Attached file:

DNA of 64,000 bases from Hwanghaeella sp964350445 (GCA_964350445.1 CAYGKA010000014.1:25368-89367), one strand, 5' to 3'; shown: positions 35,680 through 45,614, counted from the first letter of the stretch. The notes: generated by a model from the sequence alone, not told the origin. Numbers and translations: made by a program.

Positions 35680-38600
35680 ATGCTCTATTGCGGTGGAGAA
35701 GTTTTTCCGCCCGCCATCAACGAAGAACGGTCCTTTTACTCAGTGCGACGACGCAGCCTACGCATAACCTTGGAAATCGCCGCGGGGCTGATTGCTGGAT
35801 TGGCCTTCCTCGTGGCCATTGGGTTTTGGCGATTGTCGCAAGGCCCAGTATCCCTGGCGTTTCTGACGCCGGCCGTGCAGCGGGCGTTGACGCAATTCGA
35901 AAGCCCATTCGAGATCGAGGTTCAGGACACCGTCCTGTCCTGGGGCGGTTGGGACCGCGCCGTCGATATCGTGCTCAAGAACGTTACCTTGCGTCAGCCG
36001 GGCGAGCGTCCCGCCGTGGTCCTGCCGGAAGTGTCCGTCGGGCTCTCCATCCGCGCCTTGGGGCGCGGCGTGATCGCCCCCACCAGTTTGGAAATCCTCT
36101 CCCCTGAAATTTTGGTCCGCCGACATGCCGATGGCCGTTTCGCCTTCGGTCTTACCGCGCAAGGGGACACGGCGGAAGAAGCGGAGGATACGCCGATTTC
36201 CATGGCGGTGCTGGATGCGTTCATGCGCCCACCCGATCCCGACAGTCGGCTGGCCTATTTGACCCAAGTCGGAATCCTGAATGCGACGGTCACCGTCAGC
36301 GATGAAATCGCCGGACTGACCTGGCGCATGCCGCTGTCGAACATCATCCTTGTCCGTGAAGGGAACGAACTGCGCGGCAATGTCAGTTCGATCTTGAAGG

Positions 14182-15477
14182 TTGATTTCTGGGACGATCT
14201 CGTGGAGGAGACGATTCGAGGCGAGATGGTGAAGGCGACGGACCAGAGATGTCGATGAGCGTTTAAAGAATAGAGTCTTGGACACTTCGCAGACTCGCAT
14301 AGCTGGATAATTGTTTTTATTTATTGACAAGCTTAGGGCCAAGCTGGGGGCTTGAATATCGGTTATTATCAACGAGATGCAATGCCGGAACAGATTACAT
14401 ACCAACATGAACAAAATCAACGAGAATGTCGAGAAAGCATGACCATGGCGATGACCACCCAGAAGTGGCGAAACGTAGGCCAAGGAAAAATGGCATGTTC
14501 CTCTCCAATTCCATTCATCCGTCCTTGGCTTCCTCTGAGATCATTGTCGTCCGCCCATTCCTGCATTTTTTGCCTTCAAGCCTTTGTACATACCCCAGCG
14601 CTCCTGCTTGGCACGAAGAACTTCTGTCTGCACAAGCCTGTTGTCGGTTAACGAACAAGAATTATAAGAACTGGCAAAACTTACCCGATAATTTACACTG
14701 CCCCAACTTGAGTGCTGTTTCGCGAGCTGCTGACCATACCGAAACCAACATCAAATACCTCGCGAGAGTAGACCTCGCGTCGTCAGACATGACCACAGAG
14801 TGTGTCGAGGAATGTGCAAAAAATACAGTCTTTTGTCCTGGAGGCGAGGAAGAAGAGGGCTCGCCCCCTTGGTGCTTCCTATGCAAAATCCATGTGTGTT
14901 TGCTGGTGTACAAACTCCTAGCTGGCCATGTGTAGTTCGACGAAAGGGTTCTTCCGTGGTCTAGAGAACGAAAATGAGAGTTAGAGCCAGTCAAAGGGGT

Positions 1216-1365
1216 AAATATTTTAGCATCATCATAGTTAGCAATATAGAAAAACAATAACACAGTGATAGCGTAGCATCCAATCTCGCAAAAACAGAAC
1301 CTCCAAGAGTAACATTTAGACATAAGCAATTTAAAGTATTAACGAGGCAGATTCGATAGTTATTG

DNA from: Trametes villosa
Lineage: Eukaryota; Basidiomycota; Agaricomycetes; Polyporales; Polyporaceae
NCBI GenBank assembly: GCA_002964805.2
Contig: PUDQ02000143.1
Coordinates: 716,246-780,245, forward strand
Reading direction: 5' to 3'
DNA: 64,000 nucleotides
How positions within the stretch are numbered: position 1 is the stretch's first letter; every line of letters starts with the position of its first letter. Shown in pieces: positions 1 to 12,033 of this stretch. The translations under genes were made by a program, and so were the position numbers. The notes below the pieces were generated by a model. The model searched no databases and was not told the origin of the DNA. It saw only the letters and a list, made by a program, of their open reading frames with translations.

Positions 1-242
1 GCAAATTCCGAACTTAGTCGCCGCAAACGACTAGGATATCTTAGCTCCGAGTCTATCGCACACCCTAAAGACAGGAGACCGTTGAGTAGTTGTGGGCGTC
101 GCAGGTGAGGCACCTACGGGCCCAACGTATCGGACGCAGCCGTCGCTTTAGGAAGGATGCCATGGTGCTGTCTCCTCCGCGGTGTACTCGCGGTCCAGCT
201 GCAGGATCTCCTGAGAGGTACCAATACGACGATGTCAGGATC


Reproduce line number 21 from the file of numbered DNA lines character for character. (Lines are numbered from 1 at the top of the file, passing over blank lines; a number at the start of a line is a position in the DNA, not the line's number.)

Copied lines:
Positions 1216-1365